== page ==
I used this exact set up for two years as I honed my free-motion quilting skills. If you’re on a tight budget, this will work great for a long time.
Budget Option 2:
Another way to simulate a sit-down longarm is an acrylic free-motion table by Sew Steady. The acrylic table places the head of the machine facing you, allowing for a quilting experience similar to a sit-down longarm.
One of the nice things about this option is its portability. If money and space are your biggest limitations, then this table would be a good option to consider.
The extension table can be stored until you’re ready to use it. It doesn’t require a lot of space, an extra table, or new machinery. A slight disadvantage is the placement of machine controls when the table is attached. Having your machine in an alternate position could take a little getting used to, but it’s a small obstacle.
Sew Steady makes a polish for the acrylic surface that allows the quilt to smoothly move over the table. One thing to note: These acrylic tables are custom cut to your specific machine and can be purchased through a local sewing center where it can be demonstrated, possibly with a machine you already own.
Either the DIY or acrylic table allows you get the true feel of a sit-down longarm. Once you’re ready for a bigger purchase, you’ll know what’s right for you.
Budget Longarm Options:
How can you know if using a longarm machine is what you want? Before investing in expensive equipment there are a few options available that will allow you to learn longarm quilting without spending a ton of moola.
You can purchase a longarm quilting frame that uses your own sewing machine. This is inexpensive compared to most longarms and will let you practice free-motion quilting without a huge investment. More importantly, you’ll get the feel of having the needle move rapidly over the quilt.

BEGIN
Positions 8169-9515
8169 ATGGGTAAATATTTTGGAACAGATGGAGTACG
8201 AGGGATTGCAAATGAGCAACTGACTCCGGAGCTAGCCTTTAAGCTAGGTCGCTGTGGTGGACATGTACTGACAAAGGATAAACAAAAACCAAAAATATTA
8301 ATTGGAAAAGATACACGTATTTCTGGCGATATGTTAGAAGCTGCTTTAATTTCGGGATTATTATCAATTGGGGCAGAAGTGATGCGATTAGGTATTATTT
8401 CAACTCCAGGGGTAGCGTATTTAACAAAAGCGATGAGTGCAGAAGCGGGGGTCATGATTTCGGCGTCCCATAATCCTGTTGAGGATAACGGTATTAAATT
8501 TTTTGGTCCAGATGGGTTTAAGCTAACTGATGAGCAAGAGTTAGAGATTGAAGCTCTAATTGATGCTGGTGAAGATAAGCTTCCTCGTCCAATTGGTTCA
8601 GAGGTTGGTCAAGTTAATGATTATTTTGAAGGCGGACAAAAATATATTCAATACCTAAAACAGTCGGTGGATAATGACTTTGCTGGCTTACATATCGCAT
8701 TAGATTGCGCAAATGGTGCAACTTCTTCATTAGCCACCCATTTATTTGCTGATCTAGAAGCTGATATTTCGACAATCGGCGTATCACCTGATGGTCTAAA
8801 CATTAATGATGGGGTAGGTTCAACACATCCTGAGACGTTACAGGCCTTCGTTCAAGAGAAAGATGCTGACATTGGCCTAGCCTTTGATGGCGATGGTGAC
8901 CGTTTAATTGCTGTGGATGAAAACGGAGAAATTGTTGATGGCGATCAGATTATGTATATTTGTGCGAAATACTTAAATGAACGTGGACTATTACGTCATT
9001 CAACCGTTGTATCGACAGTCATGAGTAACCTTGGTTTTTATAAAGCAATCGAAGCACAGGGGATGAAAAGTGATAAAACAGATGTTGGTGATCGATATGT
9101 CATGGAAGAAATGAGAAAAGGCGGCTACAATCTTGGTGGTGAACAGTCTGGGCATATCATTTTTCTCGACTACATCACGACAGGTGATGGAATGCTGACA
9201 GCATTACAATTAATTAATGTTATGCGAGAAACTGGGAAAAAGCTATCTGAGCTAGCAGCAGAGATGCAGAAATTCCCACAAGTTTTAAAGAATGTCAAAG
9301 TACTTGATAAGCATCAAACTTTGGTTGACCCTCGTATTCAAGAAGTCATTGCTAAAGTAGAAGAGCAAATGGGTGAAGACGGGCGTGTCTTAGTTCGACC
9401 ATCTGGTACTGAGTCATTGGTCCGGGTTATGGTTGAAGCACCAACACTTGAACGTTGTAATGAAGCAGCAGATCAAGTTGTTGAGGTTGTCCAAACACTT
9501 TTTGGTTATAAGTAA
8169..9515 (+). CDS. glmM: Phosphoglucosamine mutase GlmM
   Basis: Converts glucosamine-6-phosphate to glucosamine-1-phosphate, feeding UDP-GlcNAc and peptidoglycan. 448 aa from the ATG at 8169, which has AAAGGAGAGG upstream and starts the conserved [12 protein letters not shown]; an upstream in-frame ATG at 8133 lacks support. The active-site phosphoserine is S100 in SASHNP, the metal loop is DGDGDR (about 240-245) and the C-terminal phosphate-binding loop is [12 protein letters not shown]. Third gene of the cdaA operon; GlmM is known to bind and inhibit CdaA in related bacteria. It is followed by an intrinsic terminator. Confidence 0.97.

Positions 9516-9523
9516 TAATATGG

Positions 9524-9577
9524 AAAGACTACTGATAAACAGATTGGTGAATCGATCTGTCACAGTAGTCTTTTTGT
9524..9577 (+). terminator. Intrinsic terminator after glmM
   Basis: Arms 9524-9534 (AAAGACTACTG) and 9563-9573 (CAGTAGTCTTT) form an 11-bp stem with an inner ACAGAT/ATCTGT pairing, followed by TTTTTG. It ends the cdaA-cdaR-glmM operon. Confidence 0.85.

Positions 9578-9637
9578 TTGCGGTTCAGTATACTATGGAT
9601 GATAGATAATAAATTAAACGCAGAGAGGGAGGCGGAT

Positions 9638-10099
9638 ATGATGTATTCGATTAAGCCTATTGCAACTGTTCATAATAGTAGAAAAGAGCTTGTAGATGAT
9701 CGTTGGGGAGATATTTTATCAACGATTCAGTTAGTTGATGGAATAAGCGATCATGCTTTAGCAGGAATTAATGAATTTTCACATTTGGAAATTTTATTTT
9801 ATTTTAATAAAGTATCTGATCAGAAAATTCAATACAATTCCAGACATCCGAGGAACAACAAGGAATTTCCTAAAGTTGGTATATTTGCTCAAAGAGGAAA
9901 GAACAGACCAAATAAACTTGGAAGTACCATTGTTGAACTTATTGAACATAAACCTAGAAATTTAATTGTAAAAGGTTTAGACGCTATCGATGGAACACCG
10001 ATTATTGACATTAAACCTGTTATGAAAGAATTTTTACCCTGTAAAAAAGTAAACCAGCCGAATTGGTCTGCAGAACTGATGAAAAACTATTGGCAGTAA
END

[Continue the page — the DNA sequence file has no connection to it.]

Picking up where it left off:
Using your own machine can have some drawbacks. The harp space is not that large. On my Juki, the space is 9″ which doesn’t sound bad. However, as the quilt progresses it gets rolled up and the harp space shrinks by 4″-5″. That small harp space begins shrinking immediately and there is a lot of rolling and adjusting that takes place.
Still, there are significant savings when using this method and it gives you the opportunity to really try your hand at longarm quilting before making a larger purchase.
While looking into options, here’s what I came up with:
As I looked into budget options I found that the Grace Company has the only budget-priced frame. It’s a two-rail metal frame that can be purchased for around $1,000 (on sale), depending on accessories. This price is for the frame only and you would need to either purchase a machine separately or use one you already own.